People are one of the few renewable maintenance resources, and they are the resilience bulwark against unplanned or unique problems that occur during plant operations. One of the big effects on the performance of human resources is morale. It is a simple fact that if you have good people with adequate resources, some ownership, and not too many management roadblocks, your organization will do well. Good and fair treatment, recognition of merit, and ownership in the maintenance activities are some of the things that affect morale.

Safety and instrument systems (SIS) and safety critical instrument systems


To achieve and sustain a high-performance maintenance organization, the organization must be one of continuous, real improvement. Once an instrument asset is turned over to operations, it becomes the responsibility of the instrument maintenance organization to maintain it and improve it if its reliability is lacking. Continuous improvement also includes improving maintenance practices and procedures to ensure quality and safe repairs.

The performance of the instrument maintenance organization is a function of leadership, experience, competency, capabilities, resources, and work quality to achieve a reliable, efficient, and safe plant. These must be optimized around the installed base of instrumentation and operating conditions. Instrument and controls maintenance have several differences than regular maintenance. Some of these are the quantity of devices involved, wide technology range (mechanical, pneumatic, electrical, electronics, and digital technologies), rapidly evolving technology, varying process interactions, etc. This range of technology requires educated, trained, and well-motivated technicians with a wide range of experience and capabilities. Asset management systems (AMS) can also help manage the technology and ICS devices.

Instrument maintenance has several critical functions in maintaining the safety reliability of safety instrument systems, safety critical alarms, and instrumented protective systems. These functions involve repairs that maintain the safety integrity of the safety systems and proof-testing the SIS, safety critical alarms, and instrumented protective systems at their designated test interval.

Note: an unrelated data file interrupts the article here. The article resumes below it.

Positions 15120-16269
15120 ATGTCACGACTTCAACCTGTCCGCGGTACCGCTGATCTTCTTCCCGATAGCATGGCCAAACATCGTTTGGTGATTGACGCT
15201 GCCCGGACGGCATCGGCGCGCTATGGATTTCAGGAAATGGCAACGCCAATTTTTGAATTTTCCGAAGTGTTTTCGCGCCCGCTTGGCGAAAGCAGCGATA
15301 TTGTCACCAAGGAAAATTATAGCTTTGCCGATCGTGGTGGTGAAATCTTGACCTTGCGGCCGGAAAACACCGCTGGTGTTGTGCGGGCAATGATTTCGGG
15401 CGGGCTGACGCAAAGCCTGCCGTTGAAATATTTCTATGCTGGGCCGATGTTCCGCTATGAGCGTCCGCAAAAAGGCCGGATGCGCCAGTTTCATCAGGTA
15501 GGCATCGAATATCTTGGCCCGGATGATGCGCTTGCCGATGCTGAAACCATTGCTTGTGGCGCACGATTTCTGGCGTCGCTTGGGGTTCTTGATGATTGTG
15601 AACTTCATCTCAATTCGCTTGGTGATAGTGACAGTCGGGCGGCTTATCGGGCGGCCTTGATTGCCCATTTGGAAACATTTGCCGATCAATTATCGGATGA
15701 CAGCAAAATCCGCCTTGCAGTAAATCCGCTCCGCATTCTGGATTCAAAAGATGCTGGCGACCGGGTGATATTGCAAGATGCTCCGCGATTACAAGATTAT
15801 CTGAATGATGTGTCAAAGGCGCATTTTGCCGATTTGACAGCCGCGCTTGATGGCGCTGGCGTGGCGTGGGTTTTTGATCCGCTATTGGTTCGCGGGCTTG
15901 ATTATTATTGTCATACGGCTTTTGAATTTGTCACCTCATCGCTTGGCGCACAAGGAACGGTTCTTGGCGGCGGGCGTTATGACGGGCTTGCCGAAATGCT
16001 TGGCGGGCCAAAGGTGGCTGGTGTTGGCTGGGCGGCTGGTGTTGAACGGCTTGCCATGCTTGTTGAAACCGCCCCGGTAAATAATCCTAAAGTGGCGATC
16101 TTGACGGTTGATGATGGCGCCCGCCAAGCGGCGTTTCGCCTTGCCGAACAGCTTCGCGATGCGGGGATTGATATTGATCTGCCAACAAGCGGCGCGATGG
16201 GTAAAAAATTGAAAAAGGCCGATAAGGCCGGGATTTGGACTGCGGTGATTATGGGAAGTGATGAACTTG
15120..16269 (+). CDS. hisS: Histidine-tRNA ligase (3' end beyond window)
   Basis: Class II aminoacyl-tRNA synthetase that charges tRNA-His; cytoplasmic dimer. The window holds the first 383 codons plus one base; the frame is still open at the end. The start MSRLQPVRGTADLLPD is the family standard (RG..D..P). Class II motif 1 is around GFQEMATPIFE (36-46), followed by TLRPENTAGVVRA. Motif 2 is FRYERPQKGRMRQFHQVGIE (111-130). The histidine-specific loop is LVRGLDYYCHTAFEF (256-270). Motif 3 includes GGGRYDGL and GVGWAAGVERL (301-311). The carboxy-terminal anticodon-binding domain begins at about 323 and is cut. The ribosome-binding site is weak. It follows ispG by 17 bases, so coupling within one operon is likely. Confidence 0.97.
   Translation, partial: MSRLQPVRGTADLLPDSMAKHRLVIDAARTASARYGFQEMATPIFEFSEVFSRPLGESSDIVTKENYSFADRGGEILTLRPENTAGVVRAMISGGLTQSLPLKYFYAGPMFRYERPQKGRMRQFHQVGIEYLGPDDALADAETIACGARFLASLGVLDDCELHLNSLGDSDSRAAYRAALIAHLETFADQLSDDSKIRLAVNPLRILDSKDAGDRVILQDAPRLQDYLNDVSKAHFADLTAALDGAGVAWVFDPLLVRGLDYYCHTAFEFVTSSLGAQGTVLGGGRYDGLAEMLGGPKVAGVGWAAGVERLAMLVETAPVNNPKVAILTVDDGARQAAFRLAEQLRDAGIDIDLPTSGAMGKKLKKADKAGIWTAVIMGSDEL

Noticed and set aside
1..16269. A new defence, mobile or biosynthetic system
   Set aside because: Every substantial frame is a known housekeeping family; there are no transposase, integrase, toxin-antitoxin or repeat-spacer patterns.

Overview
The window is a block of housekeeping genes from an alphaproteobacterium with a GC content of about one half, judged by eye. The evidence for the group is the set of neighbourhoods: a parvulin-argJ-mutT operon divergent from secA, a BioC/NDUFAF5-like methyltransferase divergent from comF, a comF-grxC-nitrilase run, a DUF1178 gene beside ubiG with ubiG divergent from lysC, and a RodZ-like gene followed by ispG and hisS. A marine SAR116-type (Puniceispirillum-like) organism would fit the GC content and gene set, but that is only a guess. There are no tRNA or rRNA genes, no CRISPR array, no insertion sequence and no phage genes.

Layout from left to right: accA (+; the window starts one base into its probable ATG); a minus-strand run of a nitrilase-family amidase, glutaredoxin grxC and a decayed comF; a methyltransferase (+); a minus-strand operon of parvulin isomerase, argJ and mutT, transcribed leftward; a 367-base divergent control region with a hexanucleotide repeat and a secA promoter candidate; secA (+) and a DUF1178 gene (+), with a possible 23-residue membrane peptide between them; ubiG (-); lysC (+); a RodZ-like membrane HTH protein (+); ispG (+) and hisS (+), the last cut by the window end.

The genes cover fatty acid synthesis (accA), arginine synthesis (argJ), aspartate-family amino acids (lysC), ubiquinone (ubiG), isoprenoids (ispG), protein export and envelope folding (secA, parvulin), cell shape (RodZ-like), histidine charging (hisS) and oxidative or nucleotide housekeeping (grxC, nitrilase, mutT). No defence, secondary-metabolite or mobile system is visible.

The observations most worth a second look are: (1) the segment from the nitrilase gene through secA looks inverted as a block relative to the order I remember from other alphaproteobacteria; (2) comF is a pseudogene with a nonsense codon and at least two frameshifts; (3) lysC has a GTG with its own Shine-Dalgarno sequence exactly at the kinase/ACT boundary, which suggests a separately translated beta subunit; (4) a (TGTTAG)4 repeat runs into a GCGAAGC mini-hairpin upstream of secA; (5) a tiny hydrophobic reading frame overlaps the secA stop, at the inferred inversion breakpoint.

Failure to proof-test the SIS at the test interval in the SRS affects the calculated safety reliability negatively and may cause the SIS to not meet the specified safety integrity level (SIL). Failure to test safety critical instruments systems on time increases the risk that a serious hazardous incident may occur without all the protections operating correctly.

Also, failure to maintain the instrument safety systems in a plant can directly affect the plant’s safety by removing protection layers against hazards. The instrument department is encouraged to participate in HAZOPs (yes, they are long and sometimes boring) and LOPAs, because maintenance can contribute information about the instrument systems, past history of instrumentation systems, and the instrumentation that might be used as independent protection layers (IPLs).

Technicians are required by OSHA 1910-119 PSM to be trained on the safety systems they support and should understand the consequence of failing to maintain the safety systems properly.

Conclusion


To ensure that the maintenance organization contributes to the reliable operation and safety of a plant as well as to its production rate and quality, the maintenance organization must perform at a high level. Instrument maintenance in particular can contribute to improved operability, reliable operations, and operator confidence. The contribution can be significant, particularly in the safety arena. Where will your company land on the performance scale, and where will it be down the pike from now?